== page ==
“I stopped asking questions about that part of the family narrative a long time ago!” she says. “‘Venture capitalist’ is a bit like ‘Instagram model’, isn’t it? As for my childhood, my parents divorced when I was 5, and I later went to a private school but got sent home with a letter pinned to my sweater saying that the tuition fees were overdue. We lived in a lot of debt and spent money on all the wrong things, like impressing people we didn’t even like. It was a very co-dependent household. For example, we had a lot of nice stuff in the fridge, but it was only for guests. My mom always drank nice enough white wine, so I thought we were fine, but she really just had an expensive drinking problem. A lot of fam-ilies have that smoke-and-mirrors thing but there was just so much shadiness going on at home.”
Whitney addresses the scars from her turbulent childhood not only in her stand-up routines but also in an essay she recently wrote for the Lenny Letter, the biweekly feminist newsletter published by Lena Dunham and Jenni Konner. In it, Whitney writes about being in a 12-step programme for co-dependence – a condition she says has manifested itself in an inability to say no and an obsession with “solving other people’s problems while my own life was a scalding-hot mess” – and about attending Al-Anon meetings for friends and families of problem drinkers. When I mention the two programmes, she teases, with a raised eyebrow and a grin, “Sexy, huh?”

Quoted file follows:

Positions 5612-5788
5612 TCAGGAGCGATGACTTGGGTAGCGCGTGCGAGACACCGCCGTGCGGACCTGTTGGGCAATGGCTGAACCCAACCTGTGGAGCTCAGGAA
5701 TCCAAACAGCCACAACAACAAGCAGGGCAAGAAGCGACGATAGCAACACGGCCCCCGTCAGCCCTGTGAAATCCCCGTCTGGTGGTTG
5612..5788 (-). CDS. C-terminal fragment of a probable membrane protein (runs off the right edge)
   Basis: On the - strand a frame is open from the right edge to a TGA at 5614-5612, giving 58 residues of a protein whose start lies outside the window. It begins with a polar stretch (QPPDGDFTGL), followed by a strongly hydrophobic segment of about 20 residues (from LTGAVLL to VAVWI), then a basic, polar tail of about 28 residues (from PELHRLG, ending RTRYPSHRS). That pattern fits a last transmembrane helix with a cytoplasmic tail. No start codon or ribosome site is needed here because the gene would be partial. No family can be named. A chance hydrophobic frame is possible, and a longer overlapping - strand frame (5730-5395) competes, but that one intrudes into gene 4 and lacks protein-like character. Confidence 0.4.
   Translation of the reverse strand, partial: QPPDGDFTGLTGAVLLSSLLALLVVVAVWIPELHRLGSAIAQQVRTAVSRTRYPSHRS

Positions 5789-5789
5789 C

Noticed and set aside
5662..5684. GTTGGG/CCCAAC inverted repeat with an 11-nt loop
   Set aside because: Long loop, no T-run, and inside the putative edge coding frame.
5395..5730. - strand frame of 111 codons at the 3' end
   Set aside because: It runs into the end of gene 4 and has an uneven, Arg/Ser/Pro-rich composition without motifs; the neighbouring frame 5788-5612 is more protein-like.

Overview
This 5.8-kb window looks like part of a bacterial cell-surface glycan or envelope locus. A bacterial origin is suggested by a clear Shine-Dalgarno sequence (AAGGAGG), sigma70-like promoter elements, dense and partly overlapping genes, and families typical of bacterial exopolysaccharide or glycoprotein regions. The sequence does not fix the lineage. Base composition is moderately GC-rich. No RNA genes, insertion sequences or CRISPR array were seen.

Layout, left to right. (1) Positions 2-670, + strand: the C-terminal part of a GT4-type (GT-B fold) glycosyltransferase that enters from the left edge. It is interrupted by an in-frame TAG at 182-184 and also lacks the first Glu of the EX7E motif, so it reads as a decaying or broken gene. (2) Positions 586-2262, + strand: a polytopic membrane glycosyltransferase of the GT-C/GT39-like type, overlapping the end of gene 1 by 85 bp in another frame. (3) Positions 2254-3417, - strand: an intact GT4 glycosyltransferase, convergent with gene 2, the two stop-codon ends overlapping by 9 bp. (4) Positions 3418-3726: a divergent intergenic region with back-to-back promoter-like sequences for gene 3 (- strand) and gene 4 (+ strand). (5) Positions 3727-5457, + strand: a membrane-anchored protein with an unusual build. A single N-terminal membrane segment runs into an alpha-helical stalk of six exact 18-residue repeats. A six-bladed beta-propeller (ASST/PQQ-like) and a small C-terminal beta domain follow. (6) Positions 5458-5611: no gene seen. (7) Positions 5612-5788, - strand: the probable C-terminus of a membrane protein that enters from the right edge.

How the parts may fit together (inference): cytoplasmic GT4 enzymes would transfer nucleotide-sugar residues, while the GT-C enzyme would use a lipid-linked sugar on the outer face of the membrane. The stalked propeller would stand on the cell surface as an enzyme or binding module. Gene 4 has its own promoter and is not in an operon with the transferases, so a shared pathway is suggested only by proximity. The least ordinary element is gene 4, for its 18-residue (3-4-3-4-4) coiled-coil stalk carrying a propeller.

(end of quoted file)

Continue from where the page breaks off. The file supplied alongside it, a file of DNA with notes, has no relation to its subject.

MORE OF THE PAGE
In the past she has also talked about experimenting with drugs in her youth and running away from home to Rehoboth Beach in Delaware with her older sister, whom years later she helped deal with a heroin addiction. (Whitney has scrapped a film script she was writing about the misadventures of trying to get her sister clean. “Too much of a shit show,” she says of the doomed comedy.) Whitney says she got the debauchery out of her system early. She moved in with an aunt in Roanoke, Virginia, in her early teens and became a model student at school in Potomac, Maryland, earning a place at the prestigious University of Pennsylvania, one of America’s eight Ivy League institutions, in 2001. “I was not going to waste my opportunity,” Whitney says. “I was paying for part of the tuition” – her part-time work in her teens included modelling bridal and maternity wear at the local mall – “and when you actually see the bills you take your education a lot more seriously.”